Flask It Up

I initially built this site as my first attempt at writing a PHP site. In the last few weeks I've rebuilt it as my first attempt at building a Flask (Python) site. It turns out that I like Flask way more than PHP. Flask reminds me a lot of ASP.NET (in a good way), whereas PHP reminds me a lot of Perl (in a bad way).

Don't get me wrong, I love Perl. But I used Perl to build websites back in the mid-to-late 90s and PHP reminds me of those days. I'm glad web development has advanced a lot since then. There probably are layers on to of PHP that make it a more efficient development platform, but they weren't obvious to me a beginner. With Flask, doing things efficiently was pretty straightforward.

Based on my very limited experience, Flask compares to PHP favorably in many ways:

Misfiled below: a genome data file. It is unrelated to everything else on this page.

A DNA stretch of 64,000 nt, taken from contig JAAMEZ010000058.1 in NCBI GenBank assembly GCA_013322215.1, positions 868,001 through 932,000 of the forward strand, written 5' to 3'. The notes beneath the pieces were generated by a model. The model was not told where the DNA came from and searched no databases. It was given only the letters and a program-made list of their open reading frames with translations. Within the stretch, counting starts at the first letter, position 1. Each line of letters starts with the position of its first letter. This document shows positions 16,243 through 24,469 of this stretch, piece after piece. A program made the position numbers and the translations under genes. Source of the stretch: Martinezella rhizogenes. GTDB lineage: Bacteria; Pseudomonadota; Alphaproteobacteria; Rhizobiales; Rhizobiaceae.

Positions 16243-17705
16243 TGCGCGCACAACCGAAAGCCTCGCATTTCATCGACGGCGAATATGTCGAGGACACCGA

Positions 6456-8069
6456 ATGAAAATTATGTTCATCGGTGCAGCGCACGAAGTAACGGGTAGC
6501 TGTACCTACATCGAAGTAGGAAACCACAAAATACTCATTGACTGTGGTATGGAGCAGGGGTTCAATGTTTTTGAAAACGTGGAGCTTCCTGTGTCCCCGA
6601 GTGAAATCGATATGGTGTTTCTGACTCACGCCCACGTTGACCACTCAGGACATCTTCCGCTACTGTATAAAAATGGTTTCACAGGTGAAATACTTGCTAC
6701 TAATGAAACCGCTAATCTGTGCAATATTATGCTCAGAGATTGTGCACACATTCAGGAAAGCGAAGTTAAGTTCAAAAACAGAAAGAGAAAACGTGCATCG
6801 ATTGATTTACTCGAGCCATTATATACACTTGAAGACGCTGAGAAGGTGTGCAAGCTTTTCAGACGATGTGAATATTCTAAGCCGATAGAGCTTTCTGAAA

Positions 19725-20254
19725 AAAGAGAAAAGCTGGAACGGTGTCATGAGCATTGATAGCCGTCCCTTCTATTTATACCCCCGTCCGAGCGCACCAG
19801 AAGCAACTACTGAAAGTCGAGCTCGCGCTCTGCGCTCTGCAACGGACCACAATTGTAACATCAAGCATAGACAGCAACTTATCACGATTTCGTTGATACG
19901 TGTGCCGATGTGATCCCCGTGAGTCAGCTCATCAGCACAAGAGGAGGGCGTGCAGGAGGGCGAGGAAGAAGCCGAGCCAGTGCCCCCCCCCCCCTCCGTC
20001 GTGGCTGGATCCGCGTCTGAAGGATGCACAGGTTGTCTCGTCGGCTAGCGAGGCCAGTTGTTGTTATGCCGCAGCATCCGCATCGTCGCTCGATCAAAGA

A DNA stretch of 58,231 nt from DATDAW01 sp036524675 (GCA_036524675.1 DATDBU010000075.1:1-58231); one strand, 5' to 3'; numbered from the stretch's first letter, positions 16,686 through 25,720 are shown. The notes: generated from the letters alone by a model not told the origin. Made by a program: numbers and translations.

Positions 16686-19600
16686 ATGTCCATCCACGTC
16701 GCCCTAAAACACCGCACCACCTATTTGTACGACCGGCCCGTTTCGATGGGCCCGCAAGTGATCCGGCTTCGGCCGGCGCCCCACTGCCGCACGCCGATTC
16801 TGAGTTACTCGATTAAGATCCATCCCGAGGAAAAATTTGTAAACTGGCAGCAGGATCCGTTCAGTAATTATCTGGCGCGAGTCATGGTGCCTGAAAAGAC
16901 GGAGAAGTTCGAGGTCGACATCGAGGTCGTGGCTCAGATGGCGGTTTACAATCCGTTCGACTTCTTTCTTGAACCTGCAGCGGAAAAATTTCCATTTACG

• Routes in Flask directly support dynamic URLs; I used mod_rewrite to get nice URLs with PHP
  • Templates in Flask are great; My roll-your-own templates for PHP worked, but they were very awkward
  • CLI commands in Flask is simple and convenient; CLI commands for PHP were a bit hacky
  • The Flask version of my site is 1.5 to 2x faster
  • Python (Boto3) was a bit easier to use to access DynamoDb than the PHP AWS SDK

Porting my DynamoDb-based blog was pretty simple. My DynamoDb table is completely unchanged. Some of the porting was just changing PHP-style lists and dicts to Python-style. At some point I'll share that code.

I found deploying the Flask version of my site to be a bit tricky. I wasn't able to get it running under Apache on my EC2 instances running Amazon Linux 2-- I had to switch to Ubuntu. That effort prompted me to experiment with AWS CodeBuild, CodePipeline, and CodeDeploy. Now, any PR in my GitHub repo kicks off a deployment to my test site. Deploying to my production site is just one approval away.

Feb 28th, 2023